Change the time frame to the past 30 days—this pulls up recently trending topics.

Time frame set to "Past 30 days" in Google Trends

Scroll down to the “Related topics” and “Related queries” areas. 

“Related topics” and “Related queries” sections for "watches" in Google Trends

The percentages beside each topic and query show the growth compared to the previous period. Since we chose 30 days, the growth is based on the prior 30 days.

The percentages beside each topic in the “Related topics” and “Related queries” sections highlighted

If a topic/query has the word “Breakout” beside it (instead of a percentage), it means the topic/query grew more than 5,000% compared to the previous period.

You can click on each topic/query to get even more trending keywords. 

Repeat this process until you find something suitable for your niche.

How to Analyze and Prioritize New Keywords

After going through the above methods, you’ll likely have hundreds of new keyword ideas. 

However, you’ll want to prioritize your efforts to the keywords that will bring you the most traffic and conversions.

Keyword Overview lets you analyze up to 100 keywords at a time. Simply enter your keywords, change the country to the one you’re targeting, and click “Search.”

Keyword Overview search bar with six keywords entered and location set to the "US"

Scroll down and review the keywords. Look for keywords with a low Keyword Difficulty (KD %) score. Keyword Difficulty scores are percentages from zero to 100. Keywords with lower scores are often easier to rank for in organic search than those with higher scores.

"Bulk Keyword Analysis" report with "KD%" column highlighted

You should also look at the keyword’s volume (the average number of monthly searches for the keyword within the last 12 months).

"Bulk Keyword Analysis" report with "Volume" column highlighted

Keywords with a high volume can bring more traffic—but they might also be harder to rank for.

Lastly, review the keyword’s intent.

"Bulk Keyword Analysis" report with "Intent" column highlighted

It’s good to have a mix of keywords. This way, you can satisfy different stages of the marketing funnel.

How to Write Content for New Keywords

After prioritizing the keywords you want to rank for first, it’s time to write content that targets them.

The SEO Writing Assistant can help you write great content.

To start, click “+ Analyze new text.”

“+ Analyze new text” button highlighted under SEO Writing Assistant

Enter your keyword in the “Keywords” input area and click “Get recommendations.”

"best sunglasses for women" entered into the "Keywords" area in SEO Writing Assistant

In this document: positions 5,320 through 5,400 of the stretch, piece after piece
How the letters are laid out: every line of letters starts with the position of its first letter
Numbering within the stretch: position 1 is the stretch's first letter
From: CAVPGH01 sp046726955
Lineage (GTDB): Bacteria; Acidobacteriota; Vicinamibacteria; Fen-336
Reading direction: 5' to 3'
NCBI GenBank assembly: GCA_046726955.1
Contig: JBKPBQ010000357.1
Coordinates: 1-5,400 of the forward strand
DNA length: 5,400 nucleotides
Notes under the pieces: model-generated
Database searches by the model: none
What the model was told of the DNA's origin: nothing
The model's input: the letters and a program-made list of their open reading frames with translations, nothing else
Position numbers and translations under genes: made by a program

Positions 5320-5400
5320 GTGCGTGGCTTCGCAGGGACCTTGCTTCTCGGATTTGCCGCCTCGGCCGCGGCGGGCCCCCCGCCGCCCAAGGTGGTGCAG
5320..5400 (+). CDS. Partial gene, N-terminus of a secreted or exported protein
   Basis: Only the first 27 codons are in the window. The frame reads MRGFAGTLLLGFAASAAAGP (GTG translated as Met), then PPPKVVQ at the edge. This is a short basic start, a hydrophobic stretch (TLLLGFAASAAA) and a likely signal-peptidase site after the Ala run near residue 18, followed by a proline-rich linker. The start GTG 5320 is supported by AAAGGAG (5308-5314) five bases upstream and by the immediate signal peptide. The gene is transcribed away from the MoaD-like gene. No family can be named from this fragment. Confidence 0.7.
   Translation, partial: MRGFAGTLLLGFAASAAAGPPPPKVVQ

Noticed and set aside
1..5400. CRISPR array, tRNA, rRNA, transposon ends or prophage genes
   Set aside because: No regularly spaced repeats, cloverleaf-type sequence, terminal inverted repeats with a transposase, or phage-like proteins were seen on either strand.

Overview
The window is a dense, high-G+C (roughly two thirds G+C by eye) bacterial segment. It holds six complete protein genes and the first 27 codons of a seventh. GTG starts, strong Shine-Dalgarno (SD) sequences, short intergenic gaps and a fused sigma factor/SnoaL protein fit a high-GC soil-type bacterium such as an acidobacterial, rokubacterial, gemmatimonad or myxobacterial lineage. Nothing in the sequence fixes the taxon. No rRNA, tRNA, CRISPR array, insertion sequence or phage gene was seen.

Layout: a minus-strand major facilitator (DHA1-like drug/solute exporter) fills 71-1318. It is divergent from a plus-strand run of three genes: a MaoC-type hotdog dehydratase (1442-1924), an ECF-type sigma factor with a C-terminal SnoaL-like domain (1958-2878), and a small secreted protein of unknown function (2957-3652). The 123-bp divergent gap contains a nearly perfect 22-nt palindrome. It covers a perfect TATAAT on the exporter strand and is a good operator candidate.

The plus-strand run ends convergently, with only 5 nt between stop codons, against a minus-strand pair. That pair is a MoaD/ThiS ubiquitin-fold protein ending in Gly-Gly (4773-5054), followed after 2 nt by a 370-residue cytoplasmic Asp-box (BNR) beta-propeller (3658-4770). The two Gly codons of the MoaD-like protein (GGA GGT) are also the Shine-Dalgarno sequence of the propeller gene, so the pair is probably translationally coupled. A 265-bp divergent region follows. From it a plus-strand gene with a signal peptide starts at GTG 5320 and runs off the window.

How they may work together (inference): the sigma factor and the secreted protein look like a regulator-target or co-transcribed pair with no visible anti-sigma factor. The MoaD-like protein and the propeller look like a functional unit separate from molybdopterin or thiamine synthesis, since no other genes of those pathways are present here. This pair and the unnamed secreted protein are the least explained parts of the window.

Then, write your content directly in the SEO Writing Assistant text editor or copy and paste existing content in. 

The SEO Writing Assistant will grade your text based on readability, SEO, originality, and tone of voice. 

SEO Writing Assistant text editor with text scores on the right hand side

SEO Writing Assistant will also tell you which keywords you have used—and which you haven’t—to increase your chance of ranking highly. If you get stuck while writing, use the built-in AI to help you write and rephrase.

"SEO"recommendations section highlighted in the SEO Writing Assistant

Add the recommended keywords to your content to have a better chance of ranking well in search results.

How to Monitor Your Keyword Rankings

Monitoring your keywords lets you see which pages rank highly and which need improvement.

To track keywords, create a project in the Position Tracking tool by clicking “+ Create project.”

“+ Create project” button highlighted under Position Tracking tool

Enter your domain and project name and click “Create project.”

"Create project" popup window in Position Tracking tool

Then, select a search engine, which device you want to track (desktop, mobile, or tablet), and select your target location and language. Click “Continue To Keywords.”

"Targeting" window in the Position Tracking tool settings

Next, add the keywords you want to track by importing them or copying and pasting them into the text box. Lastly, click “Start Tracking.”

"Keywords" window in the Position Tracking tool settings

The report can take two days or more to collect data. 

Once the report is ready, you can see your keywords’ performance summary. This includes keywords that have moved, estimated traffic changes, and competitor alerts.

Keywords’ performance summary in Position Tracking tool

If you click the “Overview” tab, you’ll see your keywords with your ranking position compared to the previous period.

Position Tracking's "Overview" report

Clicking into the “Pages” tab breaks down your rankings by page. You can see your average position for each page and review its performance. 

“Pages” tab in the Position Tracking tool

Note which keywords you rank highly for—this is your best-performing content. Then, look for keywords you aren’t ranking as high as you’d like. This could indicate weak content. 

For those pages, have SEO Writing Assistant review your content. And make any changes necessary to improve it.

You can also create a new Position Tracking project to track the same keywords for your competitors. 

This way, you’ll know when they’re outranking you. And when it’s time to rework your content to regain your position in the search results.

Improve Your Rankings with New Keywords 

There are plenty of keywords you aren’t ranking for but should be.

Using Semrush tools, you can discover new keywords, write content for those keywords, and monitor your rankings all in one place.

Ready to see for yourself? Sign up for a free Semrush trial today.

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Author Photo
Dana holds a Bachelor of Business Administration with a major in Marketing and specializes in content writing, copywriting, and SEO strategy. She has over 10+ years of experience helping established organizations within their marketing departments and currently partners with B2B providers to develop content strategies and craft persuasive copy that delights and converts.